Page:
Teen Water Scientists Win TAU Scholarships
A trio of eleventh-graders from the northern city of Karmiel set out to complete a school science project and wound up winning the Israeli round of the Stockholm Junior Water Prize, as well as first-year scholarships to Tel Aviv University. This summer, they will present their project in Sweden at the competition’s final international round, a feat they say they attribute in large part to the guidance of TAU’s Prof. David Gutnick of the George S. Wise Faculty of Life Sciences.
The three, Stas Reznikov, Chen Zamostianu and Rotem Ben David, focused their junior year project at Ort "Psagot" High School on seeking out a new, cost-effective and environmentally friendly way to clean up oil spills in the ocean and on the shoreline. The group’s research led them to the idea of harnessing bacteria that feed off of oil and devising a way to have the bacteria immediately released at the spill site. Oil-eating bacteria are non-toxic, inexpensive, can be used effectively in water and on land, and they continue to multiply as long as there is oil to metabolize.
In their search for more information on oil-eating bacteria online, the teens came across Prof. Gutnick’s name and learned about his and Prof. Eugene Rosenberg’s pioneering research at TAU in the microbial degradation of crude oil. Recognizing the opportunity to gain invaluable insight, Chen, Stas and Rotem contacted Prof. Gutnick to see if he could give them some pointers. The call sprouted a months-long partnership, wherein the teens sought Prof. Gutnick’s guidance and knowledge to ensure that their project would be as thorough and scientifically accurate as possible.
“These bright-eyed, very interesting kids showed up with a PowerPoint presentation,” said Prof. Gutnick. “They were very, very much above high school level. It was clear that these kids were extremely devoted and serious. They were just terrific.”
Prof. Gutnick helped the team of budding scientists learn to isolate oil-eating bacteria and to test its ability to clean up an oil spill in laboratory conditions. After several months of rigorous and repeated experiments, the teens found that the bacteria that they had isolated from soil in their school’s garden was able to clean up 85% of the oil in their simulated oil spill in only three days. For comparison, the current clean-up rate for chemical dispersants is just 20% over an unlimited period of time.
The team’s project incorporates the oil-eating bacteria into a unique three-stage spill-prevention mechanism to be installed inside oil tankers. The first stage is a sensor that sends real-time alerts if the oil level drops due to a leak. The second stage uses the sensor’s information to determine the size of the leak, and activates a system that physically plugs the leak with spherical plugs that are housed within the tank, provided the leak is small enough. And the third stage, for leaks too big to be physically plugged, kicks off the release of oil-eating bacteria that are housed adjacent to the tank, starting the clean-up process immediately, before too much damage is done. If all oil tankers were to be fitted with the team’s three-part system, the threat of damage caused by oil spills could be greatly reduced.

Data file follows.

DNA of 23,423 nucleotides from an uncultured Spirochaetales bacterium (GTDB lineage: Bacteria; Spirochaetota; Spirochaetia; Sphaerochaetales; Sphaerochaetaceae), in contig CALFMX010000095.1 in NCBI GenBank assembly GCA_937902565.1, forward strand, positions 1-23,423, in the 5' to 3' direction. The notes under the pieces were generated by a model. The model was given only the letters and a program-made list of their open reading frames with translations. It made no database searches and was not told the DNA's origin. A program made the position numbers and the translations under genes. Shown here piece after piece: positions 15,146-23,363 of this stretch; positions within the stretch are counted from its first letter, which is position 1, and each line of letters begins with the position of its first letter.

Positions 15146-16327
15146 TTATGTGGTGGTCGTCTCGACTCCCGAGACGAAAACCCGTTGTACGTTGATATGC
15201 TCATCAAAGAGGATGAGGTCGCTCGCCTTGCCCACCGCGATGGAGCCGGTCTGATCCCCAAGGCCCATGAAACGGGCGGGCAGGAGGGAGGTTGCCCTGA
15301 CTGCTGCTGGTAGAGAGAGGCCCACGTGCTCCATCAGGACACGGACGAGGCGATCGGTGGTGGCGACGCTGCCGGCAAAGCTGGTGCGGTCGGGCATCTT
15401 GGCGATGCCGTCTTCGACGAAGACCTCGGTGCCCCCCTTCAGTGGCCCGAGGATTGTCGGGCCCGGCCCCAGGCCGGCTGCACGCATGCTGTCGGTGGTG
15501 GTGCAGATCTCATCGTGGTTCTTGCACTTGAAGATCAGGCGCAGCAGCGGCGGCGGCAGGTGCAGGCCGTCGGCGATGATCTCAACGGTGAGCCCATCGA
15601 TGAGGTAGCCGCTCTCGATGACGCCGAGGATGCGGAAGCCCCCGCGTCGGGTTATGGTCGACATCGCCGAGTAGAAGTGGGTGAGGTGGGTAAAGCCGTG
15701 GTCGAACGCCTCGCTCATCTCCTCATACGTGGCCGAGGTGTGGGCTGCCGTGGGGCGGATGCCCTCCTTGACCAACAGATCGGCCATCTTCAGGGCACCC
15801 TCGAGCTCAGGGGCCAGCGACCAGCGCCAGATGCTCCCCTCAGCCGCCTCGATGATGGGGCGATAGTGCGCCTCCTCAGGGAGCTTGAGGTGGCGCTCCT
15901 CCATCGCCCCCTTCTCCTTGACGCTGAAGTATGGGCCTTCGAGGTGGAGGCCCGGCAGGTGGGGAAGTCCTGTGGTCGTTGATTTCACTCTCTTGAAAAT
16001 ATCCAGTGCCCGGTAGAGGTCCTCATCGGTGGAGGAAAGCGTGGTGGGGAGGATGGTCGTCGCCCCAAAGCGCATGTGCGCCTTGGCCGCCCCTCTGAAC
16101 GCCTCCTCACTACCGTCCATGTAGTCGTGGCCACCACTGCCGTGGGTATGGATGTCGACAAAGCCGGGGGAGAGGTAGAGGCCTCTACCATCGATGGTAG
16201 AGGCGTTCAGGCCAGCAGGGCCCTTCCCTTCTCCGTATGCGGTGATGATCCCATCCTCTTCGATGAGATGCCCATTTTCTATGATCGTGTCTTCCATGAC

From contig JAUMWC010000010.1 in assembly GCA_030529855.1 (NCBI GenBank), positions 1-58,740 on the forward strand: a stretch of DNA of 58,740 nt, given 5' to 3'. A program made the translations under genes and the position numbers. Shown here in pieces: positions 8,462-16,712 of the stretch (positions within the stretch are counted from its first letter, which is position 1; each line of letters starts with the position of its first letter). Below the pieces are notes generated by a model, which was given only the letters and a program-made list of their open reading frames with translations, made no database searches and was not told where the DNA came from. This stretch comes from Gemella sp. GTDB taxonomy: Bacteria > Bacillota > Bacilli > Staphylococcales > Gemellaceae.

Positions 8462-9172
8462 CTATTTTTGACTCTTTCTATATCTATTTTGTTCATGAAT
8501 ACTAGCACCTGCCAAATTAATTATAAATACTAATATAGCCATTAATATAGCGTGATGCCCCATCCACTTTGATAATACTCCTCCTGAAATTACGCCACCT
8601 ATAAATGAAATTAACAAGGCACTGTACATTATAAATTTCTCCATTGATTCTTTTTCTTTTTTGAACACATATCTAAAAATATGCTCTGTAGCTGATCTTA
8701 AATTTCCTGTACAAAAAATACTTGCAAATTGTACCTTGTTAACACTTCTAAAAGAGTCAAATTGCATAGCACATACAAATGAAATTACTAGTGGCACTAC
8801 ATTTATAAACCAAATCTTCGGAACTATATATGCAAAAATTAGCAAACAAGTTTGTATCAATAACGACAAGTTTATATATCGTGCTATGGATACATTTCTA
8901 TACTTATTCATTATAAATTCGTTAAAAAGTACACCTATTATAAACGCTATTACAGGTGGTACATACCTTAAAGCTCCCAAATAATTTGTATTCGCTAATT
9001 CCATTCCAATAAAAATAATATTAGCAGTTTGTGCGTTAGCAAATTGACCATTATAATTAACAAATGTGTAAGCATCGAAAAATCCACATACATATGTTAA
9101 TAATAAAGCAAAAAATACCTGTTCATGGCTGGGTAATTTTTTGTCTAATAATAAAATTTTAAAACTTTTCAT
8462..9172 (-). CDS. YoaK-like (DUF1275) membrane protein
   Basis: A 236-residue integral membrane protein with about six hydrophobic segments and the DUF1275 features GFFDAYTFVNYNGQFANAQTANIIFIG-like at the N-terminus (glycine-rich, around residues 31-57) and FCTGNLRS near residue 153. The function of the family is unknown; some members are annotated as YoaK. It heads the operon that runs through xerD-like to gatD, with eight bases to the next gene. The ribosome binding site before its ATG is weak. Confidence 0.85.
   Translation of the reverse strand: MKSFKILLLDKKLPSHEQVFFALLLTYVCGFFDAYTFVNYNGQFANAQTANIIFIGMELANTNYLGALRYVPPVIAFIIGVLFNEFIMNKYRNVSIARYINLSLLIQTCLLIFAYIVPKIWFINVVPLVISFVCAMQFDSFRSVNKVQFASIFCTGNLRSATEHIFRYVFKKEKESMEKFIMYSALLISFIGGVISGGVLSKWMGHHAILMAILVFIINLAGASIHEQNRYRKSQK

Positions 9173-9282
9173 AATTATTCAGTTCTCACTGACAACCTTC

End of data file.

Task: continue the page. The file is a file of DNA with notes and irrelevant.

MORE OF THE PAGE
Eight months into their research, Chen, Stas and Rotem revealed to Prof. Gutnick that their teacher, sensing the uniqueness and importance of their work, had enrolled them in the Israeli Stockholm Junior Water Prize competition. The competition, organized on the TAU campus each year by Prof. Emeritus Gedeon Dagan of the Iby and Aladar Fleischman Faculty of Engineering, was held in May, with 11 teams of young Israelis vying for the prize. “We were shocked -- we didn’t think it would get that far,” Chen said of making it to the national competition, where they were the youngest group to participate. They had to present their project in Hebrew for each group of judges, and then, at a moment’s notice, in English for the Swedish ambassador. “The first time we presented was the hardest because we couldn’t tell at all what the judges were thinking – they kept very straight faces,” Stas said.
The prize for winning the Israeli national competition is twofold: A first-year scholarship to Tel Aviv University, and a week-long trip to Stockholm to compete for the international Stockholm Junior Water Prize with contestants from 30 other countries that includes dining with the Swedish Royal family.
Reflecting on how far they have come as a team, Chen said, “When I look back at where we were at the beginning of the year – we have matured so much since then. We learned so many important life skills: Presenting and writing scientific articles in English, writing professional emails and public speaking.” Rotem recalled the challenges and triumphs of learning to work as a team “even as emotions were running high right before the competition.”
The journey has been equally exhilarating for Prof. Gutnick, who is pleased that the three eager students plan to broaden the scope of their project with his guidance during the coming year, despite not being required to work on it any further. “I’ve had many students over the years, at least 20 PhD students, 55 master’s students and thousands of undergraduate students, but this has been even more exciting…They are fun to be with and fun to work with.”